The objectives of this article are to determine hospital lethality rates in children with white brain matter lesions and generate hypothesis on the risk factors of death caused by this pathology.
A retrospective, correlated study, performed in the main reference hospital for high risk pregnancies among health insured and private patients. The annual number of deliveries (~ 2900) is high and the maternity wards hold the largest number in neonatal intensive care units (ICU) in the State of Bahia in Brazil. Cranial ultrasonography is systematically performed in all newborns admitted in the neonatal ICU in the first three days, in the seventh, fourteenth and twenty first day following birth or any clinical event. All cranial ultrasound exams are performed by a specialized neonatologist with ample experience in neonates.
Through cranial ultrasound exams reports, neonates with signs of brain white matter lesions were identified, with or without intraventricular hemorrhage, hydrocephaly or ventriculomegaly, born between January 1994 and December, 2001. The medical files of this group of neonates were reviewed by a single blind method to the death outcome and data related to pregnancy, delivery, neonatal period, clinical events and complementary exams were registered by the researchers KA, RF and GS. Medical files were entered for: a) information related to pregnancy, serology and reason for early pregnancy interruption or Cesarean section, written in the anamneses, systematically performed by the Neonatologist to the Obstetrician in the delivery room; b) gestational age based on the last menstruation date and menstruation absence, Capurro score; c) Apgar score in the 1st and 5th minutes; d) birthweight; e) diagnosis, problems and intercurrences during hospital stay; f) complementary exams results, analyzed based on the normal variation for the age group; and g) discharge report data and death certificates written by another researcher (NA). A total of 51 variables were listed (day of birth, sex, maternal age, type of delivery, type of presentation, gemelarity, number of twins, gestational age based on Capurro, oligohydramnios, eclampsy, pre-eclampsy, arterial hypertension during pregnancy, early membranes rupture, placenta abruption, ascending infection, diagnosed or suspected by the Obstetrician, fetus removal difficulty, other gestation complications, Apgar score in the 1st, 5th and 10th day, birthweight, hypoglicemia, hyperglicemia, jaundice, hyponatremia, hypernatremia, prematurity of osteopaenia, hypopotasemia, other metabolites disorder, asphyxia diagnosis by the Neonatologist, apnea, infection, convulsion, retino-pathy, Ck-mb dosage, hospitalization time, death, death cause, other complications of the neonatal period, USc descriptive alteration, lesion time, anatomic and pathological exam of the placenta.
Variables were transformed into dichotomic (yes/no or present/absence). Birthweight was classified into: <500 g; 501 g-999 g; 1000 g-1499 g; 1500 g-2000 g; 2001-2499 g; and >2500 g. Prematurity degree into: <32 weeks, 32 weeks to 33 weeks and six days; 34 weeks to 36 weeks and six days. Neonates between 37 weeks to 41 weeks and six days were considered at term neonates.
Classification for white matter lesion: increased echodensity (in the periventricular regions); and complication: echolucency and/or echodensity complicated with ventriculomegaly (and/or colpocephaly) and/or hydrocephaly (with or without intraventricular hemorrhage). This classification avoids anatomic and pathogenic terms of periventricular leukomalatia and periventricular hemorrhagic infarction pathologies which are difficult to differentiate in terms of USc,5 severeness is rated according to brain mass loss, increased echodensity (edema without signs of brain tissues loss), echolucency (focal secondary necrosis to leukomalatia or periventricular hemorrhagic infarction). Both could evolve to complications such as atrophy (ventriculomegaly, indirect signal of brain tissue loss) or white matter compression (hydrocephaly, hemorrhage). To be placed into specific groups the worse result of a series of ultrasound performed on the neonate was determined. The time of lesion occurrence was divided into: antenatal, when periventricular echolucency was immediately present a few hours following birth; and postnatal when ultrasound alterations appeared following a known clinical event.6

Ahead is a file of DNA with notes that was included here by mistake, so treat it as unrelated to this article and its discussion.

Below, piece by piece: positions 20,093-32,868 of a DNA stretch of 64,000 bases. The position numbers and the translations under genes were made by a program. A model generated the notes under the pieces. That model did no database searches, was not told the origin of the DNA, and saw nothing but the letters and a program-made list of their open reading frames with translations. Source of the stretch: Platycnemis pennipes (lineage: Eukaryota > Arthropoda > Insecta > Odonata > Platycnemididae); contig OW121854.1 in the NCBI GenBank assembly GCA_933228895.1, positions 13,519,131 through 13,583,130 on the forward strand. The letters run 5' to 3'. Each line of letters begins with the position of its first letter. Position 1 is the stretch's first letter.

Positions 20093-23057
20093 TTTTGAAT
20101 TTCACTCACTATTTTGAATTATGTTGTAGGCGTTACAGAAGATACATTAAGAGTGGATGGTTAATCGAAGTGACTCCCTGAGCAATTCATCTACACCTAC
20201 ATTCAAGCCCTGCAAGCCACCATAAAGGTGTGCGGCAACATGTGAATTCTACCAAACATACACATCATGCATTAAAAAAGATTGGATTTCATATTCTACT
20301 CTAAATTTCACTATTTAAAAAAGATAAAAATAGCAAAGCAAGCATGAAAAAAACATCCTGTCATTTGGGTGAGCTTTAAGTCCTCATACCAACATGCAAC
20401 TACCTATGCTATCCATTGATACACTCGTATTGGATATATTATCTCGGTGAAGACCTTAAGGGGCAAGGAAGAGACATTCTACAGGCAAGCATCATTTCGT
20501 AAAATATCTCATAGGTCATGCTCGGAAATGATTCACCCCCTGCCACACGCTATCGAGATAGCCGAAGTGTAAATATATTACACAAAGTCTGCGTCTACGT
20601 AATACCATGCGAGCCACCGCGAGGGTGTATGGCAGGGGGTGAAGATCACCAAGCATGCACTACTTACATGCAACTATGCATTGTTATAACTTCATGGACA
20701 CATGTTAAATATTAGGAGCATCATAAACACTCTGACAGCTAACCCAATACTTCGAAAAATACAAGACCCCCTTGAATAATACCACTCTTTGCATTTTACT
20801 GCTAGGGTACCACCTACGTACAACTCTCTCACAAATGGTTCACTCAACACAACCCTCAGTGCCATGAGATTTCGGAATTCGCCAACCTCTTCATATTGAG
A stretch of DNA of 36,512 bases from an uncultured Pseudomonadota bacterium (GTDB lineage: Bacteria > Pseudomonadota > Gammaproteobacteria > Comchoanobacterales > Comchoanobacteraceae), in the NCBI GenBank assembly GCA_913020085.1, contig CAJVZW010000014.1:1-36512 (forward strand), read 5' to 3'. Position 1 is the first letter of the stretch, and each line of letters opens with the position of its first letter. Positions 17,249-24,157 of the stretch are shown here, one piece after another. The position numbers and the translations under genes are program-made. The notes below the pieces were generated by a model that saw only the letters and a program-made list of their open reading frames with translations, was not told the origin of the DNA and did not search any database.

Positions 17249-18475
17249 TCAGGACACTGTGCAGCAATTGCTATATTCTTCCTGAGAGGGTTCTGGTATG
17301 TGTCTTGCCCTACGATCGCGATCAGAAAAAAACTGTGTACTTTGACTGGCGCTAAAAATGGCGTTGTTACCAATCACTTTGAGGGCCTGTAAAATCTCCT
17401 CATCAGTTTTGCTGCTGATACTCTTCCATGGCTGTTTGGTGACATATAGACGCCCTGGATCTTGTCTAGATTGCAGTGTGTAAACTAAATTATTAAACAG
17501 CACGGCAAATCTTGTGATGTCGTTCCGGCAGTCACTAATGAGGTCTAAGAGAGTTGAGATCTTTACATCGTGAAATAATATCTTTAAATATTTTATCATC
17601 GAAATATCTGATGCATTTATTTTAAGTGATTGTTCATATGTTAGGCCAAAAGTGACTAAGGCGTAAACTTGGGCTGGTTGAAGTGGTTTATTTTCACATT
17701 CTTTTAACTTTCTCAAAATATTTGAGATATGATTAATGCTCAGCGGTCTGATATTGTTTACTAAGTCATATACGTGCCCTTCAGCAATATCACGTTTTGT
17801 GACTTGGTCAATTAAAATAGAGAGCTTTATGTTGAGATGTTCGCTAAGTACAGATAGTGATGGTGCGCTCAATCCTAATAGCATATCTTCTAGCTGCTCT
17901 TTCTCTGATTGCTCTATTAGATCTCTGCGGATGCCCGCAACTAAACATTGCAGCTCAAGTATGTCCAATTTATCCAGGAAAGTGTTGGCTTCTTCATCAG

Cases were broken into two groups: the one resulting in death and the survival group. Eight neonates that had been transferred from another hospital or any other hospital due to incomplete information on pregnancy and delivery were excluded. Malformation syndromes, congenital infections or alterations of the screening test extended to metabolic innate errors.
Only the survival group (17 neonates - 20% of the survival group) had cases of postnatal brain white matter lesion, none in the resulting death group. The survival group should be perceived as a specific neonate group, in which postnatal injury did not compromise neonates'survival, therefore, this sub-group within the survival group was removed from the analysis to enable comparison between prenatal and perinatal injuries. Thus, the group resulting in death (the "death" group comprised seven cases and the ones who survived ("survival group"), 61 cases.
Two hospital lethality rates were calculated (confidence interval at 95%) for neonates with brain white matter lesion: the denominator represented for all pathology cases noted in the study period, and afterwards, excluded the postnatal injury ones and the transferred ones; the numerator in both was the number of deaths caused by the lesion of the brain white substance itself in the same period. Medians with standard deviations and medians with variations were obtained for all quantitative variables. To assess similarity the subgroups were compared among themselves through non-parametric statistical tests: Mann-Whitney, for quantitative variables and Chi-Square (Fisher) for qualitative variables. Correlations between groups were accomplished by the Spearman (r) (quantitative variables) ETA (e) (nominal variables x quantitative variables) and PHI (ö) (between dichotomic variables) methods. All variables with the correlation value of p <0.05 were ponderated through Binary Logistic Regression (forward stepwise) to determine independent predictors. The value p<0.05 was considered significant.